Ten years later, in 2015, Ronaldo’s father, Nélio Nazário, was a victim of racism in the luxury condominium where he lives in Rio de Janeiro. Annoyed by the prejudice against the color of his skin, Nélio made an inflamed outburst in his profile on Facebook: “Being black in this country is one of the worst things in the world. Now it’s happened to me one of the worst things in the world about racism. I was waiting for the social elevator, since I live in the penthouse, but to my surprise nobody came with me, they preferred the service elevator. But black is black anywhere. And never be afraid or ashamed of your blackness,” he wrote.
The history of embranquecimento (whitening) in Brazil
Ronaldo reveals an attitude that many black men and black women have: the difficulty in assuming their blackness. And this can be “explained”, but never justified, by several arguments, but always taking into account the history of this country.
An example is the result of the 1980 census, when after years in which the race/color item was excluded from the research by the dictatorship, about 50% of the population answered the question with 136 different colors. The self-definitions that, as noted in the book Retrato do Brasil (Portrait of Brazil), 1985, show that the Brazilian tries to approach, through symbolism of escape, a model considered as “superior”, which is white, their ethnic truth.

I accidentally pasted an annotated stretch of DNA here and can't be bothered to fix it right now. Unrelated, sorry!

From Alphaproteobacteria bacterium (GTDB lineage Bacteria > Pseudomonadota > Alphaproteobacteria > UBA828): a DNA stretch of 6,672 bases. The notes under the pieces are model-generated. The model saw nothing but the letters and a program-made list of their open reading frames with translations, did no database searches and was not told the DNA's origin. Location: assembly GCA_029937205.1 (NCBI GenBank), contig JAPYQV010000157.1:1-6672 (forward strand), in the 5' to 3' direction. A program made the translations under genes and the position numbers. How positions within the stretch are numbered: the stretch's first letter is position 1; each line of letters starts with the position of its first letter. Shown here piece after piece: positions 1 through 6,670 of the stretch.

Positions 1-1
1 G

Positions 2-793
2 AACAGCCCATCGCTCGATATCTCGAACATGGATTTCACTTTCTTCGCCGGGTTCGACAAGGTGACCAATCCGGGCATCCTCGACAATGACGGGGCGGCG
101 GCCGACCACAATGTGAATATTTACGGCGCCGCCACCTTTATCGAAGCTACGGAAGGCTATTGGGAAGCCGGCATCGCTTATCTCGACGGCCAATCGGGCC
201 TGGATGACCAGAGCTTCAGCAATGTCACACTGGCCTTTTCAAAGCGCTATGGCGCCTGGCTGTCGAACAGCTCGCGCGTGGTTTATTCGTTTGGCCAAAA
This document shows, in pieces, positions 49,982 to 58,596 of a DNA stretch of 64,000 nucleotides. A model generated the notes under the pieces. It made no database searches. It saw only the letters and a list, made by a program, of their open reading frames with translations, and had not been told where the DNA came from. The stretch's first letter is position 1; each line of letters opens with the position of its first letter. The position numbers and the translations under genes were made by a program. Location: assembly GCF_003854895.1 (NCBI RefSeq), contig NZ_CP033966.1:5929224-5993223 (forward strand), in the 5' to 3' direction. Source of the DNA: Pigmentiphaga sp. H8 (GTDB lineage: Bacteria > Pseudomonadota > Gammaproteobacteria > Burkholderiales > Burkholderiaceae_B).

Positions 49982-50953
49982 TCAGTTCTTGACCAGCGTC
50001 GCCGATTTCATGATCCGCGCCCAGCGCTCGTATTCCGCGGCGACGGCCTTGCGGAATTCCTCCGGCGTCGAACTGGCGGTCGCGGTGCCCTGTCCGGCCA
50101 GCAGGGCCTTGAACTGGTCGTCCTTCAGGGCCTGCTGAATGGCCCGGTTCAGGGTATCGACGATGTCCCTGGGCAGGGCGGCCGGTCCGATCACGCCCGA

Ronaldo’s statement today is obviously a much more serious one than is revealed by a survey conducted 34 years ago. For in this space of time there was a great advance in the racial consciousness in the country, thanks to the constant struggle of the black movement. Moreover, Ronaldo, unlike the majority of the black population in Brazil, is part of an economic elite and precisely for this reason would not need to pretend not to be what everyone perceives when they see him: his blackness.
Note from BW of Brazil: The question here in considering Ronaldo’s recent statement is the fact that he spoke on not being defended by any sorts of minority rights movements such as those for black people or persons that are LGBT. I’ve never heard Ronaldo acknowledge himself as gay, although he was the subject of questioning due to an incident in 2008 in which he picked up a transvestite to spend the night with after having a fight with his then girlfriend in 2008. The transvestite called another two to the motel and suddenly Ronaldo perceived that the three weren’t actually women. One of the transvestites said Ronaldo had sex with two of the others even knowing they were men and the player’s girlfriend broke up with him after the incident made the news.
Anyway, the point here is that in Ronaldo’s comment, he seemed to be saying that these social movements defend individuals that identity as black or LGBT, apparently, neither of which he identifies himself as, although he did acknowledge himself as being overweight. After all, if he were black, one of these movements would defend him, right? But then again, maybe not if he considers his social stigma as being fat. So what do you think? Did Ronaldo once again avoid defining himself as black without actually saying it? All I can say about the whole thing is…negro please!
Source: Notícia Preta